Celebrating Indigenous Literacy Day

Reconciliation Australia was pleased to support the Indigenous Literacy Foundation (ILF) as they launched Indigenous Literacy Day at Parliament House in Canberra today.

The ILF aims to improve literacy for Aboriginal and Torres Strait Islander children—particularly those who live in remote or isolated communities.

In bigger towns and cities, schools rely on parents, communities and local businesses to raise money to purchase books—however in remote areas there’s sometimes little opportunity for fundraising. This is where the ILF comes in. Over the past two years the foundation has worked with many partners to send over 60,000 books to more than 200 remote communities.

The latest project Book Buzz is focused on early literacy—recording Aboriginal and Torres Strait Islander stories and translating books into local languages.

Many Aboriginal and Torres Strait Islander children grow up in a rich culture surrounded by many different languages, including English.  Incorporating local languages into reading programs is a great way for all children to learn and to actively participate in reconciliation.

What’s also important is increasing the confidence of Aboriginal and Torres Strait Islander children through reading and writing and enabling them the skills they need to pursue other educational opportunities.

Speaking at the launch in Canberra day, Governor-General Quentin Bryce spoke of the importance in continuing to support children living in remote areas—whether it’s through donating books or funds we all have our part to play.

To support the Indigenous Literacy Foundation or learn more about events happening this week visit:  http://www.indigenousliteracyfoundation.org.au/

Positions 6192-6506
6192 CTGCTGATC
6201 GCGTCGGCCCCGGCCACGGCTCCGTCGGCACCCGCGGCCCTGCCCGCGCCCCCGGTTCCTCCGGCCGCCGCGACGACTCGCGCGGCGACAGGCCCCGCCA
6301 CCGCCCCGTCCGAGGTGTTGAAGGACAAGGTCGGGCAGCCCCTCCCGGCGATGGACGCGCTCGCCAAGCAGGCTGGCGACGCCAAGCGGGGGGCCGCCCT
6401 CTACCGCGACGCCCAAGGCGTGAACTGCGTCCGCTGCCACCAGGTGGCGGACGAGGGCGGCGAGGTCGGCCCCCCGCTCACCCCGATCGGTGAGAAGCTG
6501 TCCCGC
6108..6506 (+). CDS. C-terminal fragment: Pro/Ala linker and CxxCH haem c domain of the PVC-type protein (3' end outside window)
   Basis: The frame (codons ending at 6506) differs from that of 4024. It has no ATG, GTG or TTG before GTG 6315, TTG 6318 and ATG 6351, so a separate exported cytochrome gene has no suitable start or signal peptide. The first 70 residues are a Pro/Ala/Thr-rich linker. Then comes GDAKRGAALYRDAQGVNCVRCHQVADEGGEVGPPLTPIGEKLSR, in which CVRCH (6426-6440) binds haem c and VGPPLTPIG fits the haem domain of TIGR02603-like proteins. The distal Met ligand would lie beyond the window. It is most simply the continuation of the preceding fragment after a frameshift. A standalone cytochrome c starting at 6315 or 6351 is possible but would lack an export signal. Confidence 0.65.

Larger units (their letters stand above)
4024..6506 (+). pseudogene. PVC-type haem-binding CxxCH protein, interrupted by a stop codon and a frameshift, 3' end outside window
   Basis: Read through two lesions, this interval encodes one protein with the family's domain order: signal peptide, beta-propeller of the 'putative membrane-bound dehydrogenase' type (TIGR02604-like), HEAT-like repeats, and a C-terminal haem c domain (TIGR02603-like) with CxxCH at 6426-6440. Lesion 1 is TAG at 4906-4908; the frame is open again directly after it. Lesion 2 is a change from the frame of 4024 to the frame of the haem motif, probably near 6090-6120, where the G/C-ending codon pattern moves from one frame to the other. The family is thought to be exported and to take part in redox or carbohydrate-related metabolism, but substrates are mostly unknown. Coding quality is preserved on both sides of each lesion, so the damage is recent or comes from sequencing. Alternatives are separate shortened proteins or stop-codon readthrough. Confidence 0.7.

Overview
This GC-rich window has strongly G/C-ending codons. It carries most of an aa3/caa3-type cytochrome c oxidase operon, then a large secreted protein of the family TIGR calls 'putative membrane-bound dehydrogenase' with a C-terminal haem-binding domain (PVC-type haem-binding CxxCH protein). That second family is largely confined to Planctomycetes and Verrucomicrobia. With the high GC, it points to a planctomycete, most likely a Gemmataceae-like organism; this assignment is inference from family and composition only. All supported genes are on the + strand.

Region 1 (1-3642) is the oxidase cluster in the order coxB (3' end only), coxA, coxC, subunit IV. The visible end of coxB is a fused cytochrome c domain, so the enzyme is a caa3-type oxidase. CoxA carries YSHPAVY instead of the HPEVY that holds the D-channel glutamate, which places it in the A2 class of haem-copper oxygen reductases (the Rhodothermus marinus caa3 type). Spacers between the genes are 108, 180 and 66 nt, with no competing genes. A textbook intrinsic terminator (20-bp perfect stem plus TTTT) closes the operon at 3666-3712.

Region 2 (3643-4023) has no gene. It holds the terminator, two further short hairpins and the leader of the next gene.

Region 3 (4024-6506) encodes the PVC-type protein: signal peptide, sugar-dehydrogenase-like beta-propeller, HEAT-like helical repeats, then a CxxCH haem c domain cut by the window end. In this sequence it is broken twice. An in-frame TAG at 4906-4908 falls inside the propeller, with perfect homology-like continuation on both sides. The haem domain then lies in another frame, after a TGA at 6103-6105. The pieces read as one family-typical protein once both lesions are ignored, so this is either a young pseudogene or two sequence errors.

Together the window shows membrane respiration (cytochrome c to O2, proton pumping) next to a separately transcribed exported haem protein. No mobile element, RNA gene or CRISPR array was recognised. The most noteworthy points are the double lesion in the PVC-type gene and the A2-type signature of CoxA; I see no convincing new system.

Paul House with gum leaves and smoke
Paul Girrawah House

Paul Girrawah House has multiple First Nation ancestries from the South-East Canberra region, including the Ngambri-Ngurmal (Walgalu), Pajong (Gundungurra), Wallabollooa (Ngunnawal) and Erambie/Brungle (Wiradyuri) family groups.

Paul acknowledges his diverse First Nation history, he particularly identifies as a descendant of Onyong aka Jindoomang from Weereewaa (Lake George) and Henry ‘Black Harry’ Williams from Namadgi who were both multilingual, essentially Walgalu-Ngunnawal-Wiradjuri speaking warriors and Ngunnawal–Wallaballooa man William Lane aka ‘Billy the Bull’ - Murrjinille.

Paul was born at the old Canberra hospital in the centre of his ancestral country and strongly acknowledges his First Nation matriarch ancestors, in particular his mother Dr Aunty Matilda House-Williams and grandmother, Ms Pearl Simpson-Wedge.

Paul completed a Bachelor of Community Management from Macquarie University, and Graduate Certificate in Wiradjuri Language, Culture and Heritage and Management from CSU.

Paul provided the Welcome to Country for the 47th Opening of Federal Parliament in 2022. Paul is Board Director, Ngambri Local Aboriginal Land Council, Member Indigenous Reference Group, National Museum of Australia and Australian Government Voice Referendum Engagement Group.  

Paul works on country with the ANU, First Nations Portfolio as a Senior Community Engagement Officer

Acknowledgement of Country

Reconciliation Australia acknowledges Traditional Owners of Country throughout Australia and recognises the continuing  connection to lands, waters and communities. We pay our respect to Aboriginal and Torres Strait Islander cultures; and to Elders past and present. 

Aboriginal and Torres Strait Islander peoples should be aware that this website contains images or names of people who have passed away.

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